The ECB ended its bond purchase program in January but European bank loans and deposits rose to new all-time highs.
All the growth came from the increase in mortgages outstanding, in what has become a long running saga.
Virtually free mortgage credit goes a long way to promoting a housing bubble.
The ECB is promoting one with negative interest rates.
While I was in France for 3 months this winter, I saw mortgages advertised at a 0.5% interest rate.
So, naturally, that begets a central bank subsidized bubble.
The ECB’s monthly data on the European banking system shows that without that bubble, the European banking system would be shrinking.
The ECB has created an illusion from which it cannot easily walk away.
Here’s why that’s critical to us as investors in the US markets.
Do you like gold? If you do, read on. And if you don’t, listen up!
There are good reasons to follow gold and the mining stocks, if only that they provide great swing trade profit opportunities. These can either be in line with, or counter, to the direction of the broader market.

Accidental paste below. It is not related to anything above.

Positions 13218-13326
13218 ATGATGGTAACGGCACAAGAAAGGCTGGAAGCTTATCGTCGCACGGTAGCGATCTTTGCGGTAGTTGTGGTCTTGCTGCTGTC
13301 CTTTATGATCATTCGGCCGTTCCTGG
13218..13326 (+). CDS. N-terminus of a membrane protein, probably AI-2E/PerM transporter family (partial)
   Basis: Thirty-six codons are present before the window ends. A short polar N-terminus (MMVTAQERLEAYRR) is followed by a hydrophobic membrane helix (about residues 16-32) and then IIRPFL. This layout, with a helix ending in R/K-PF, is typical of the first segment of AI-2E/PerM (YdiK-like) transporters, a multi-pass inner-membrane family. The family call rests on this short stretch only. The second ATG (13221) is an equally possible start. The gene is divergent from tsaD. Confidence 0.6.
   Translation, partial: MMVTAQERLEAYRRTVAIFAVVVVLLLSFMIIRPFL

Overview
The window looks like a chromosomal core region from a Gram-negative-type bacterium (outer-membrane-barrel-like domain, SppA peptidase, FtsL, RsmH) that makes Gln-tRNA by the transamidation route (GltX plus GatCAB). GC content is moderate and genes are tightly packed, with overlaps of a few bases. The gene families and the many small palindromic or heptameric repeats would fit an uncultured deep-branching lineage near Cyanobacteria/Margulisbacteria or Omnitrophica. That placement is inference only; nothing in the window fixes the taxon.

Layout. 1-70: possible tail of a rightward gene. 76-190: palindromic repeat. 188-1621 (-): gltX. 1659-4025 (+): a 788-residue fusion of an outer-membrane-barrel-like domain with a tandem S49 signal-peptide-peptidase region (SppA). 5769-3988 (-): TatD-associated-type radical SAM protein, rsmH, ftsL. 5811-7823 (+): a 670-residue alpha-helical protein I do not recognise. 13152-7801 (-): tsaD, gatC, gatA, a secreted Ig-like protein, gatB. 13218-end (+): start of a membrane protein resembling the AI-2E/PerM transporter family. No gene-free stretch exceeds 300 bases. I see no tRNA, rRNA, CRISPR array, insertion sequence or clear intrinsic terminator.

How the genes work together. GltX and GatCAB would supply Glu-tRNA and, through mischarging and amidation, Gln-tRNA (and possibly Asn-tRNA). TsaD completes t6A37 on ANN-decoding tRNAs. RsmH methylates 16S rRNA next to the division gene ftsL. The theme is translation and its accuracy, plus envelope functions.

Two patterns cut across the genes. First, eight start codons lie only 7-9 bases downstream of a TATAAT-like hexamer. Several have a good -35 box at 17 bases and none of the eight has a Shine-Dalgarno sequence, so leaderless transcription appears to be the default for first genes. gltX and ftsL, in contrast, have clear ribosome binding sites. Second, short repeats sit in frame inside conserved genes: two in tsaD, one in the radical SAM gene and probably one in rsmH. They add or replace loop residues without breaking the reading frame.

Now I’m not one of those people who will tell you to have 10% of your portfolio in gold as an insurance policy.
Gold is a terrible insurance policy.
Sometimes its price is pro-cyclical with the broad market. Sometimes it is countercyclical.
And gold gets into these interminably long secular bear markets, such as from 1980 to 2001, when the only thing it insures is losses.
It has even been a very tough trade in recent times since 2011. What should have been a new 4 year cycle up phase beginning in 2017 has never really gotten off the ground.
But a recent 32-month pattern suggests that maybe, “We ain’t seen nothin’ yet!” Or maybe that’s wishful thinking.